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Tettra Academy

Support Site Content Management Strategy

A content management strategy is a plan, a style guide, and a quick reference all in one place. It helps keep your communications consistent and on-brand. Below is a sample from our own help center content management strategy at Tettra.

What we do, what we don't do

  • We don't document other tools, only our own. (So we'll explain our API, but we won't teach you how to use Zapier. Instead we'll link to their own help articles where necessary.)
  • We never share our customers' information in our screenshots - all examples are from our own demo space.

3️⃣ The rule of threes: if it's been repeated 3 times, has more than 3 steps, or involves 3 or more people, document it.

Voice & Tone

  • Use a conversational, human, warm and helpful tone, like you’re talking to your best friend over lunch.
  • Avoid using big words that people might not understand:
    • e.g. Use the word “use” instead of “utilize”
  • Avoid passive voice ("Jen wrote the pages" instead of "The pages were written by Jen.")
  • In support articles, avoid jokes and memes - most people want to get their answer quickly and we have other places where we can engage with our delightful personalities. 😀

Style and Grammar Notes

  • Aim for a 7th/8th-grade reading level (measured by Grammarly)  as it’s the most inclusive and understandable reading level for the internet layperson who’s trying to get answers to their questions quickly.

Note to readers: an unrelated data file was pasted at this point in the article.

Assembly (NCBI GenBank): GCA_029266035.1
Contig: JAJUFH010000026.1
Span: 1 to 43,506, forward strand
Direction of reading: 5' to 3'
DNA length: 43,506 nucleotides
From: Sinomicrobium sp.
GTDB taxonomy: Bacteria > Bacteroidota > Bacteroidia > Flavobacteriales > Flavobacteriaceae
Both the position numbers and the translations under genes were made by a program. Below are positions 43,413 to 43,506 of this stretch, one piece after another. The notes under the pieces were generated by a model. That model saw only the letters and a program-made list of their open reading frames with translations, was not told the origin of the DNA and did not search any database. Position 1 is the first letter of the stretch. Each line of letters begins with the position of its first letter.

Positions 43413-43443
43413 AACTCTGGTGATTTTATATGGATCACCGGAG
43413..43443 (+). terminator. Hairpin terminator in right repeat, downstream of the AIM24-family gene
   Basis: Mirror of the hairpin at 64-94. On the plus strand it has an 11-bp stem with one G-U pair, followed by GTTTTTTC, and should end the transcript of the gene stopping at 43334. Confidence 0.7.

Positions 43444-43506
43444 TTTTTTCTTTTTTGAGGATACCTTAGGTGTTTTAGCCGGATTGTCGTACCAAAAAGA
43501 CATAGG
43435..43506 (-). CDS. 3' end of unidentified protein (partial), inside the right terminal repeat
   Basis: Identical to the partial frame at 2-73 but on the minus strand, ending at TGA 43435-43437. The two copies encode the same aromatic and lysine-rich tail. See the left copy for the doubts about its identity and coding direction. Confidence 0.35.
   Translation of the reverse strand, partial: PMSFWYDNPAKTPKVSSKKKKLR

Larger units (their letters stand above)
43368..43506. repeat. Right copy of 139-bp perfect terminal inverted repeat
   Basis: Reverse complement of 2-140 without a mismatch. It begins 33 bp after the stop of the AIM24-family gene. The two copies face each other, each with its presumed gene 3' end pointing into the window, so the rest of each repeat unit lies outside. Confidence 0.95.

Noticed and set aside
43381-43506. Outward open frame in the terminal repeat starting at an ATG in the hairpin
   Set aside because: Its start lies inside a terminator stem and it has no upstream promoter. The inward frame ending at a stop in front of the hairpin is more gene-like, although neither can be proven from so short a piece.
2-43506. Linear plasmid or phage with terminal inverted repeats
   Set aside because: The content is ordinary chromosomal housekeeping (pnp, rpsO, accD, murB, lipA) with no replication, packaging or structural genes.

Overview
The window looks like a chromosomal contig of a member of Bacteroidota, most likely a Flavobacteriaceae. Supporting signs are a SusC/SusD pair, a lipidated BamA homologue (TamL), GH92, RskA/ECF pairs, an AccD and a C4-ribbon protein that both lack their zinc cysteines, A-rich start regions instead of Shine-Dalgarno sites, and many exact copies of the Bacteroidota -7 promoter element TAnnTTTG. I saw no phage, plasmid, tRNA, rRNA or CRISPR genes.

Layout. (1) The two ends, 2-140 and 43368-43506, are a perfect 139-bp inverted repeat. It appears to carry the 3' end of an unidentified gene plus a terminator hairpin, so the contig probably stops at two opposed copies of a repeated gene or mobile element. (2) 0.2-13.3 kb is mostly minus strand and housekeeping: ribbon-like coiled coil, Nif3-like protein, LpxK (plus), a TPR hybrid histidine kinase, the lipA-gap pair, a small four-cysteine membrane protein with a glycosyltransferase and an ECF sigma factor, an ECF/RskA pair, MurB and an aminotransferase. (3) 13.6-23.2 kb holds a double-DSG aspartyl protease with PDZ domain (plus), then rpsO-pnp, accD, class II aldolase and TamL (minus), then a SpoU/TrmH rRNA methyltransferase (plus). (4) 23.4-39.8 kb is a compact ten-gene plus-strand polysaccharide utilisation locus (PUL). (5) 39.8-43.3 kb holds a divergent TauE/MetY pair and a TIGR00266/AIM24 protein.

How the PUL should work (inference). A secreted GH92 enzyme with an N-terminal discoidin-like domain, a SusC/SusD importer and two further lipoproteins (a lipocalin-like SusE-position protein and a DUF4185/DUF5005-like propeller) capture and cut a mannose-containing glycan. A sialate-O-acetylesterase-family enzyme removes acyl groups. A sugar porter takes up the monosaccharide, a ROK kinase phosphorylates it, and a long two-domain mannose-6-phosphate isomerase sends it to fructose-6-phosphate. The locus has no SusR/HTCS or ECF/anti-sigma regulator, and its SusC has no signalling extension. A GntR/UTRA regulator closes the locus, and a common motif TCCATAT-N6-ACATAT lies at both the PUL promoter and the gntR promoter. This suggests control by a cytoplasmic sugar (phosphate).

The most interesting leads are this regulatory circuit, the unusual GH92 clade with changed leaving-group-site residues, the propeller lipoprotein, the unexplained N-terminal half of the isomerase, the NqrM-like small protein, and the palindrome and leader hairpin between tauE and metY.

• If a sentence could be split into two sentences, do it. Shorter sentences are easier for reader comprehension. Run-on sentences are confusing.
  • Begin every article with a tl;dr sentence: tell them what the answer is up front, concisely, then go into detail.

Some more guidelines (in table format):

General Rule


Use the Oxford comma. 

"View item 1, item 2, and item 3."

Speak in the second person.

you,” not “I, me, or they” 

When using a standard abbreviation make sure to define it the first time you use it in content. 

"A call to action (CTA) is needed when .... You do not need a CTA when ...."

Don't break up your sentence's flow unnecessarily. 

Don’t write this: “There are plugins, for example, that can help.”

Write this instead: “For example, there are plugins that can help.


  • Write short paragraphs.
  • Focus on one idea/topic per paragraph.
  • Use transition words to connect paragraphs.
  • Use headings for longer documents, because they automatically create a table of contents for easy linking.

  • The text you link to should be descriptive of what you're linking to. Try to avoid linking to “click here” anchor text. Instead, link copy that incorporates the name of the website or the specific page you're linking to.
  • Avoid linking more than five words together (and aim for fewer). Search engines see this as spammy, and it also hurts readability.
  • Don’t hyperlink punctuation (like quotation marks, commas, and question marks). In general, don’t do lazy link formatting that extends past relevant anchor text, including blank spaces.
  • Add external links to define concepts that are obscure but not relevant enough to expand on in the article.
  • Always add relevant articles to the bottom of the help article, in a separate section.

Include regular callout boxes, bold text, images, and tables to break up long documents and make them easier on the eyes.